KABUL, capital and largest city of Afghanistan. It lies along the
Kabul River at an elevation of about 5,900 feet (1,800 m) in the east-central
part of the country. The nation's cultural and economic center, the
city lies in a triangular valley between the two steep Asmai and Sherdawaza
mountain ranges. Roads connect it to most other areas of Afghanistan,
with Uzbekistan to the north, and with Pakistan to the east.
Kabul has existed for some 3,500 years. It is mentioned in the
Rigveda (collection of Indian sacred hymns; c. 1500 BC),
and Ptolemy, the Alexandrian astronomer, geographer, and mathematician,
knew of it in the 2nd century AD. The city owes its long preeminence
to its location commanding the passes from the north through the
mountains of the Hindu Kush and from the south through the towns
of Ghazni and Gardeyz (Gardez). It also commands the main approaches
through the Khyber Pass to Pakistan and India. Kabul first became
a regional seat of government in the 8th century. In the 13th century
the Mongol invader Genghis Khan inflicted considerable damage on
the city. Kabul was the capital (1504-26) of the Mughal Empire,
under Babur, and it remained under Mughal rule until 1738, when
Nader Shah of Iran took it.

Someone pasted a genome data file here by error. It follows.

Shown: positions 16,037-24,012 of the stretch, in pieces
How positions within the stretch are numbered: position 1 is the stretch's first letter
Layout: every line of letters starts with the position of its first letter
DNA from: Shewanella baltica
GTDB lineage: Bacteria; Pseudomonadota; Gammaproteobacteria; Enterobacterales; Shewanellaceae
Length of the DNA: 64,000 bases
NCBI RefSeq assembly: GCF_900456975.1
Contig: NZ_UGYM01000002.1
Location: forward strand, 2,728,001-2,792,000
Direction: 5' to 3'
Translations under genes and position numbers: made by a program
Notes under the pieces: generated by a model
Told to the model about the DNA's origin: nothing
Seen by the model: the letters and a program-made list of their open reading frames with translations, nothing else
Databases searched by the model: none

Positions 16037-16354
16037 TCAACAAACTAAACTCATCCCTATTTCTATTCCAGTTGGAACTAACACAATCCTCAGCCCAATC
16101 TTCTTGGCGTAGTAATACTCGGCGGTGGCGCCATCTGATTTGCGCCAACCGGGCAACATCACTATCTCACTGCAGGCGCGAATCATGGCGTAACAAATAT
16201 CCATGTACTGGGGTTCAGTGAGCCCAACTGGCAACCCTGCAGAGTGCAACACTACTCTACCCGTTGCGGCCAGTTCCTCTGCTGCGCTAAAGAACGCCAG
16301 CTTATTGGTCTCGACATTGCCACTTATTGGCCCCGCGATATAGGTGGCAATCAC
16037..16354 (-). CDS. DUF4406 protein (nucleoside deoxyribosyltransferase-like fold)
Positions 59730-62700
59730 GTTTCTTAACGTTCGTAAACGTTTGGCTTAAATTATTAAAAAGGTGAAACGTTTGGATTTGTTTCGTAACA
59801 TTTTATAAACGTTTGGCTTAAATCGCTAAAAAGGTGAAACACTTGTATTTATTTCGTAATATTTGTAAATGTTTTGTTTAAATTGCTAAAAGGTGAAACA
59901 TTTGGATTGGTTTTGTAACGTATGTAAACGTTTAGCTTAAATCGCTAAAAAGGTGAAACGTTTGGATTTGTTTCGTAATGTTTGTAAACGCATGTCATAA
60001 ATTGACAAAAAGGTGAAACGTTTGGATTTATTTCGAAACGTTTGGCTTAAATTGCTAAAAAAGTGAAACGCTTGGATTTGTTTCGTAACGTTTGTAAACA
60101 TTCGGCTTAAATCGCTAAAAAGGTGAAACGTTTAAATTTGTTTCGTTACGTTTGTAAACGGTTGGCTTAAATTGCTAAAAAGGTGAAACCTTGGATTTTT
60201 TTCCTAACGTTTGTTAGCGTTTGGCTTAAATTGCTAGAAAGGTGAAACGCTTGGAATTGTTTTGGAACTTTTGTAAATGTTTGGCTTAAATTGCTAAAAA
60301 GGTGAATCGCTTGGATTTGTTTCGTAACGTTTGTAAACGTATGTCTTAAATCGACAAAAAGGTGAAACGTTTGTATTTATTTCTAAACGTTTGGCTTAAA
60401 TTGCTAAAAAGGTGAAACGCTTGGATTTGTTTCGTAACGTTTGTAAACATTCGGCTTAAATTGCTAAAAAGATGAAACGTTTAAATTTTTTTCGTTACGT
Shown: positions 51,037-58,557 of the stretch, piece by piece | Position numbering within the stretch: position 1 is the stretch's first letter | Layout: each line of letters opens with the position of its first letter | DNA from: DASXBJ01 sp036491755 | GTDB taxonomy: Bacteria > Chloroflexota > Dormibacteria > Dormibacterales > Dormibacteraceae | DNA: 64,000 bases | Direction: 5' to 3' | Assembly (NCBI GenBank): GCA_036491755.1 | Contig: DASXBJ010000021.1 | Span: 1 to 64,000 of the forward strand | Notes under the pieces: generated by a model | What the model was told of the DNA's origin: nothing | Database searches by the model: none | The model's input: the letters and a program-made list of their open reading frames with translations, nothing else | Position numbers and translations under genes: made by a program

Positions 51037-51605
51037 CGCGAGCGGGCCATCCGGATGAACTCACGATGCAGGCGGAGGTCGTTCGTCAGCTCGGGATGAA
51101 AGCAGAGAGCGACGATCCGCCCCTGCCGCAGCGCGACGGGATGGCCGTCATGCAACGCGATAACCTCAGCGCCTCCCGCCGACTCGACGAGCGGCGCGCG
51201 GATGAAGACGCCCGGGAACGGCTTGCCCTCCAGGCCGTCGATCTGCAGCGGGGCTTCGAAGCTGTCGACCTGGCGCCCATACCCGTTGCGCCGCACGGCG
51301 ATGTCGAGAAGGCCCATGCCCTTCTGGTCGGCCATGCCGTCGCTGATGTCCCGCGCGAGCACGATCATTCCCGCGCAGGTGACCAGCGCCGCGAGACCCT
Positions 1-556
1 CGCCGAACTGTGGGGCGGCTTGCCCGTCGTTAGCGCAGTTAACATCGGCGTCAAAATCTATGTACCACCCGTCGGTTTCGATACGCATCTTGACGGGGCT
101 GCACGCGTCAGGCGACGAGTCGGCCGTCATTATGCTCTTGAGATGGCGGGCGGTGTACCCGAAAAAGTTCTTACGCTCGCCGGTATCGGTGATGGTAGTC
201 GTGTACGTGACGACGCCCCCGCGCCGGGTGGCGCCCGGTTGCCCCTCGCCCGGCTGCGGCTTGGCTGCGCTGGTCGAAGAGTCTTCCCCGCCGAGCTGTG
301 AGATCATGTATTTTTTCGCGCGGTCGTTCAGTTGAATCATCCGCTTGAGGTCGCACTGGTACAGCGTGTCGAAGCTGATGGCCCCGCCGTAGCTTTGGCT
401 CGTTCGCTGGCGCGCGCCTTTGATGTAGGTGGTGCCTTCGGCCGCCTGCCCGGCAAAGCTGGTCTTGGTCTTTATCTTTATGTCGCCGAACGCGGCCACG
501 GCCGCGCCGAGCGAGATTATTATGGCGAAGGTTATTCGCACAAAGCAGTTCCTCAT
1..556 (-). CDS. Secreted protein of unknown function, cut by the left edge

Kabul has been the capital of Afghanistan since 1776; during the
First Anglo-Afghan War, British garrisons were massacred there (1842).
It was the centre of much military and guerrilla activity after
the outbreak of civil war in 1978. The Soviet Union invaded Afghanistan
in 1979 in an effort to shore up a Marxist regime there; the invasion
started when the Soviet Union began a large-scale airlift of combat
troops into Kabul city. Early in 1980 a Soviet military command
was established in Kabul and the airport was improved. Following
the Soviet withdrawal from Afghanistan in 1989, internecine fighting
between the Afghan guerrillas continued intermittently in the city
and surrounding areas. In 1996 the armed group Taleban captured
Kabul and imposed Islamic-fundamentalist rule there. By then, however,
much of the city lay in ruins, and many of its inhabitants had left.
Kabul is a blend of old and new buildings. Much of the old city
has been torn down and rebuilt on modern lines. Kabul has many historical
monuments, including the tombs of some of its rulers, and a number
of gardens. Babur's garden, including his tomb, is near the
western extremity of the old city at the base of the Sherdawaza.
The Dar ol-Aman palace houses the parliament and government departments.
The University of Kabul was founded in 1932. Many of these institutions,
however, suffered damage during the civil war.
The city's industries include food-processing plants, rayon and
wool mills, a furniture factory, a foundry, and a marble works.
Kabul's population is mainly Dari- (Persian-) speaking, although
there is a large proportion of Pashtuns. Pop. (1988 est.) 1,424,400;
(1994 est.) 700,000.
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